After negotiating appointment times, make sure that you ask them for more information about the location of the interview. Here are some of the questions I like to ask so that I can be prepared:

– What color is the building that I should be looking for? Are there any landmarks that can help me find the building quickly?

– What floor should I go to?

– Is there anything I need to know about parking?

– Who should I contact if I have any other questions or if I get lost?

It’s also a good idea go to your interview site the day before to be aware of any construction, delays, parking fees, etc.

Attire and Appearance

Note: This is for interviewees who will be in an office type setting. Dress like you already have the job. Dress as if you were doing the interview.

Macy's Kasper Suit, Notched Collar Three Piece Pencil Skirt Suit

Retail price of this suit is about $280.00-- I paid $7.99 for a brand new, similar suit at Goodwill.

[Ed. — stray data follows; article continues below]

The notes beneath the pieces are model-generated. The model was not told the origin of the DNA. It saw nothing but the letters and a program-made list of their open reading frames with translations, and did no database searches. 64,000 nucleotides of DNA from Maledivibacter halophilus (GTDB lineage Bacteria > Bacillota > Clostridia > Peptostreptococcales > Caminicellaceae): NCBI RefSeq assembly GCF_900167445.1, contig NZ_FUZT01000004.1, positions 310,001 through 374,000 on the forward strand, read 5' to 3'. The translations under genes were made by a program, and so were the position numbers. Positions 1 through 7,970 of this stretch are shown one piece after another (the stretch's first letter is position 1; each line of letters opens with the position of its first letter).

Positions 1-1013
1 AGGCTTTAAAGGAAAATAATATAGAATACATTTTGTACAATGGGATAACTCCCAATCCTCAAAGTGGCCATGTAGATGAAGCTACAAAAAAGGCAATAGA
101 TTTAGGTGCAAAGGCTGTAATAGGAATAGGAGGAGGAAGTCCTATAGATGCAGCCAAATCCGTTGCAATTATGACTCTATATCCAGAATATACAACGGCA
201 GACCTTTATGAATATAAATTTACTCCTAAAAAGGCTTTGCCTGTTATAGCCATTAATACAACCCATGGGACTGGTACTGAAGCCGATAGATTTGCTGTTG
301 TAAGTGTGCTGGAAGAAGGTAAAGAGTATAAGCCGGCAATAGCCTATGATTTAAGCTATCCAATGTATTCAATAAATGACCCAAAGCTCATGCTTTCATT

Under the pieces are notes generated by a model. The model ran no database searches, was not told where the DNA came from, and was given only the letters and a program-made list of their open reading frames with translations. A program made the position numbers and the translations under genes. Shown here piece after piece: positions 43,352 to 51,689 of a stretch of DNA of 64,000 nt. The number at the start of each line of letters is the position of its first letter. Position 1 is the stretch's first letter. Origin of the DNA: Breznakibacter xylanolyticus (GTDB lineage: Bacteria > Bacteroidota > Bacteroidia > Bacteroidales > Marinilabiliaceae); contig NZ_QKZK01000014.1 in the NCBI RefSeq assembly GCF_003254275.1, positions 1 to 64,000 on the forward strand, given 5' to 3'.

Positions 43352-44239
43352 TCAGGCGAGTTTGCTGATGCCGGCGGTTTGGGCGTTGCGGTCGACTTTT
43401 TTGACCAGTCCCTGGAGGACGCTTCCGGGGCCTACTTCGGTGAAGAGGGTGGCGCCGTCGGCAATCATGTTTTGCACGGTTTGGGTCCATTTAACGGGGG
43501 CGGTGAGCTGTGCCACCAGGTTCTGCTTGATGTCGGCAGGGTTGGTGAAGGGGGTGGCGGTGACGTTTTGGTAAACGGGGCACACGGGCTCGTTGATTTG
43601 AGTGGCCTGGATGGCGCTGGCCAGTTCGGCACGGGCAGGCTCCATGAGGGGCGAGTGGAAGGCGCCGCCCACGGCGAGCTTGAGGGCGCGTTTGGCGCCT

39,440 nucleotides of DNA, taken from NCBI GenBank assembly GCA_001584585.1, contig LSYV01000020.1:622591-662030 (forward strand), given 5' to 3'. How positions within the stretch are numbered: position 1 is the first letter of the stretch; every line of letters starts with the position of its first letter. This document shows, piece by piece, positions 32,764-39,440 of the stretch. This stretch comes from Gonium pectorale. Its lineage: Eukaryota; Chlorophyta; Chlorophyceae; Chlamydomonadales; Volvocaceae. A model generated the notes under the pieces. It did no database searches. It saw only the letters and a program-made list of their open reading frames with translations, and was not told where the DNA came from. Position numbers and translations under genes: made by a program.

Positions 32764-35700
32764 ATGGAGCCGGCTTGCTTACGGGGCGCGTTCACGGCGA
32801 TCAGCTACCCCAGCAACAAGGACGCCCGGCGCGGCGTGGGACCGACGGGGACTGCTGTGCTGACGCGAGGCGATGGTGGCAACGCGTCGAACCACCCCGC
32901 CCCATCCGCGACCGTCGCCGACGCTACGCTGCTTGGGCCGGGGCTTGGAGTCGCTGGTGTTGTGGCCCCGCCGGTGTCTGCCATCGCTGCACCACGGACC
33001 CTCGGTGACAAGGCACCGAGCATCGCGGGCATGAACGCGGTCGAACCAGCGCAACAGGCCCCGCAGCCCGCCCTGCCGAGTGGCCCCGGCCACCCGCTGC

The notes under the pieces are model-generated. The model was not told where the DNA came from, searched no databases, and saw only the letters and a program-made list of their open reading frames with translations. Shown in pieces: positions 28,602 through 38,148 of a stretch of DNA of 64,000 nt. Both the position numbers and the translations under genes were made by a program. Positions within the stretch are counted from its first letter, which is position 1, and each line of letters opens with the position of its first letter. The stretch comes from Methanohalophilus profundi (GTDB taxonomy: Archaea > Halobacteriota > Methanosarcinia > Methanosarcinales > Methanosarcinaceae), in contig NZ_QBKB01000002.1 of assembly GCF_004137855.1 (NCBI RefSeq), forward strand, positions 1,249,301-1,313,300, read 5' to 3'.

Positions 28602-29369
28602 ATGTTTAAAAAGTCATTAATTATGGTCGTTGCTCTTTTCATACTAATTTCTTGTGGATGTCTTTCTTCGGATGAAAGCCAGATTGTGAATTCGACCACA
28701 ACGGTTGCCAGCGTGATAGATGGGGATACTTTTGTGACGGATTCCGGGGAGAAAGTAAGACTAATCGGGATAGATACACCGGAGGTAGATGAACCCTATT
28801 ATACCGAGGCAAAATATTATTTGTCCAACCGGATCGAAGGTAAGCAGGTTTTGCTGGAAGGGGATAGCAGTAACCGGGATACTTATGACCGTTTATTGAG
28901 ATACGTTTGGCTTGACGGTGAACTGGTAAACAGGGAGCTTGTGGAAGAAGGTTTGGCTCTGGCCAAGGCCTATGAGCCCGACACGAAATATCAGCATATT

The suit: The business suit is an investment. I do what I can to be sure I have quality business suits for interviewing. I’ve noticed that a lot of clothing stores don’t even have business suits, let alone business casual wear! Because of this, I’ve seen a lot of interviewees come to their interviews wearing just about anything (i.e., low-cut blouses with tight low-rise rayon pants).

If you have the funds, go to your nearest department store and invest in a business suit. Some stores like Burlington Coat Factory will even provide alterations for your suit for a nominal fee! If you don’t have a lot of money to purchase one retail, be of good cheer: I have found the best business suits at thrift stores—sometimes brand new, with the original price tags still on. I recently purchased a brand new business suit at Goodwill with a retail value of $178.00 for only $7.99! After purchasing my bargains, all I have to do is dry clean them and I am in “hiring mode!”